FIG. 1 is a block diagram representation of a power generation system 10 in accordance with an embodiment of the invention. The power generation system 10 includes photovoltaic modules 12 for generating DC power and power converters 16 coupled to the photovoltaic modules 12 for converting the DC power to AC power. The power generation system 10 also includes a central controller 22 coupled to the power converters 16. The central controller 22 executes the steps of determining a real time AC power generation capacity of the power converters, determining a difference between a required AC power generation capacity and the real time AC power generation capacity, identifying a real time AC voltage of each of the power converters, identifying a reserve AC current capacity of each of the power converters based on the real time AC voltage and an AC current rating of each of the power converters and using the reserve AC current capacity to generate reserve AC power for reducing the difference between the required AC power generation capacity and the real time AC power generation capacity.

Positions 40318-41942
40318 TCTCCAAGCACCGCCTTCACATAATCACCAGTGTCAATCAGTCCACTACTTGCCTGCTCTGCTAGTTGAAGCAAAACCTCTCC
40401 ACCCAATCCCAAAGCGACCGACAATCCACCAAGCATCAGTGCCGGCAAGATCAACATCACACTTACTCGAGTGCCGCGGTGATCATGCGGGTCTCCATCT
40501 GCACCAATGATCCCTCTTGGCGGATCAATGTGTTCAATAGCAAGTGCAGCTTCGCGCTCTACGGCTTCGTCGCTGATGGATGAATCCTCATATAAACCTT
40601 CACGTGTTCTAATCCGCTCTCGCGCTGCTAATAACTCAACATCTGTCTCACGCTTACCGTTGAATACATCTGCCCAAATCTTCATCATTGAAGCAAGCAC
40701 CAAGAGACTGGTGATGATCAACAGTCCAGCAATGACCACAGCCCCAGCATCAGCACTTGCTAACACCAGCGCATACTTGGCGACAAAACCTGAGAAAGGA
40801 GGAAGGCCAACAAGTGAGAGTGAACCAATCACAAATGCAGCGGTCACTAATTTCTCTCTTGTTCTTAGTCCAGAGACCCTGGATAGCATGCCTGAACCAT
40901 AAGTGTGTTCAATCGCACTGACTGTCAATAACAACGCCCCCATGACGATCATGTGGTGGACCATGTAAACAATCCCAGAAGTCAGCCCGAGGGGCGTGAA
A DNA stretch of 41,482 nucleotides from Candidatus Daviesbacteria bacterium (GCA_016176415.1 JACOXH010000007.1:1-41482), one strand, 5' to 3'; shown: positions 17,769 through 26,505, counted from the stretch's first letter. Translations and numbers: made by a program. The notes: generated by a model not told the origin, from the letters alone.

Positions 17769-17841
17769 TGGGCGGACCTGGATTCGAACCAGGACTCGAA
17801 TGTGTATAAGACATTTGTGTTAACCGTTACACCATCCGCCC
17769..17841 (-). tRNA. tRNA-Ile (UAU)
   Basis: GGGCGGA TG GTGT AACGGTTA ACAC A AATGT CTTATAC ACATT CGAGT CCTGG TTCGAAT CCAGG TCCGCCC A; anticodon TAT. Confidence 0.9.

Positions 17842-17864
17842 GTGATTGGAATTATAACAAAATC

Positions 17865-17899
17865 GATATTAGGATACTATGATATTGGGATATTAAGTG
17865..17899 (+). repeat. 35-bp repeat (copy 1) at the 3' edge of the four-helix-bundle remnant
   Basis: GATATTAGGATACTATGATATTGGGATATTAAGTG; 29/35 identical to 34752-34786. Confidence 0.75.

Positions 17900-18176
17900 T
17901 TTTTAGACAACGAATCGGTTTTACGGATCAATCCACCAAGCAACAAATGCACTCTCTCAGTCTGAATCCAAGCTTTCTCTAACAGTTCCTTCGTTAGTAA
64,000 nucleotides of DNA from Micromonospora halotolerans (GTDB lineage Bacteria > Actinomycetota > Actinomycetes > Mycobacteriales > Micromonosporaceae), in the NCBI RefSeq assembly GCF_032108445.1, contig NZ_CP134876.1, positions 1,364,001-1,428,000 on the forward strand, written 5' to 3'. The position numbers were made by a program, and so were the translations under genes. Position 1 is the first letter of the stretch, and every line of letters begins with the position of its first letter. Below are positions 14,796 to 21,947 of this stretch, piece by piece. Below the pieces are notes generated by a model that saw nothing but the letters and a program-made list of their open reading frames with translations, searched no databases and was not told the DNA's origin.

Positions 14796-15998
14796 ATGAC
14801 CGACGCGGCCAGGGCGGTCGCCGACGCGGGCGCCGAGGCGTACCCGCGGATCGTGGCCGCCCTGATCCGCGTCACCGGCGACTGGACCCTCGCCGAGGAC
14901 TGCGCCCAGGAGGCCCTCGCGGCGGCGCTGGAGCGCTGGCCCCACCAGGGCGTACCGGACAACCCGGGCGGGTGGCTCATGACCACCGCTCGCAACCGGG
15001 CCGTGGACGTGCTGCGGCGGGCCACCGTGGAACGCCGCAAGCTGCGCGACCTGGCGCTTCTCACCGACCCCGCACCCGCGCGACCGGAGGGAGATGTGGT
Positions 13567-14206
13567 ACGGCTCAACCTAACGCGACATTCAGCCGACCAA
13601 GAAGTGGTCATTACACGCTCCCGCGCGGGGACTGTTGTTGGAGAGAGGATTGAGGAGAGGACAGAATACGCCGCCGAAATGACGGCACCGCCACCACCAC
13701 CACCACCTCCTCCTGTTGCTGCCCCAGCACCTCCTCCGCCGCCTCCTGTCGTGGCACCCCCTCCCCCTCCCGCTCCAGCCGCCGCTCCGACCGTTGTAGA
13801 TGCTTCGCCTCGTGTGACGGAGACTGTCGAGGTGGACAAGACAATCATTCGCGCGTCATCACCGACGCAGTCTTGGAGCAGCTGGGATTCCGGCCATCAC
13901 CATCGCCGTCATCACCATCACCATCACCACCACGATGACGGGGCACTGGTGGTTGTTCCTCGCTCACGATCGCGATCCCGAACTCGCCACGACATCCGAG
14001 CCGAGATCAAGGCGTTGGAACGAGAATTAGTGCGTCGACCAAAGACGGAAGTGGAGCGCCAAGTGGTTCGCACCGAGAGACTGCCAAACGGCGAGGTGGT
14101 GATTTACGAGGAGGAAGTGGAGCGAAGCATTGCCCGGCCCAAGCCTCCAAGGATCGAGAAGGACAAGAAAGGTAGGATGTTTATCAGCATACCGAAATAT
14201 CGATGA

In one embodiment, the power rating of the photovoltaic modules 12 is determined based on a DC to AC ratio of the power generation system 10. The DC to AC ratio is defined as the ratio of a DC nameplate power rating of the photovoltaic modules 12 at standard test conditions (STC) to the AC nameplate output power rating of the power converter 16 and may be represented as DC to AC ratio=photovoltaic modules at STC power rating/power converter nameplate rating. The DC to AC ratio is generally kept more than hundred percent to increase the availability of DC power at a relative irradiance. In other words, the amount of DC power available at a particular irradiance level would be more at a DC-AC ratio of more than one hundred percent than the amount of DC power available at the same irradiance level if the DC-AC ration is less than one hundred percent.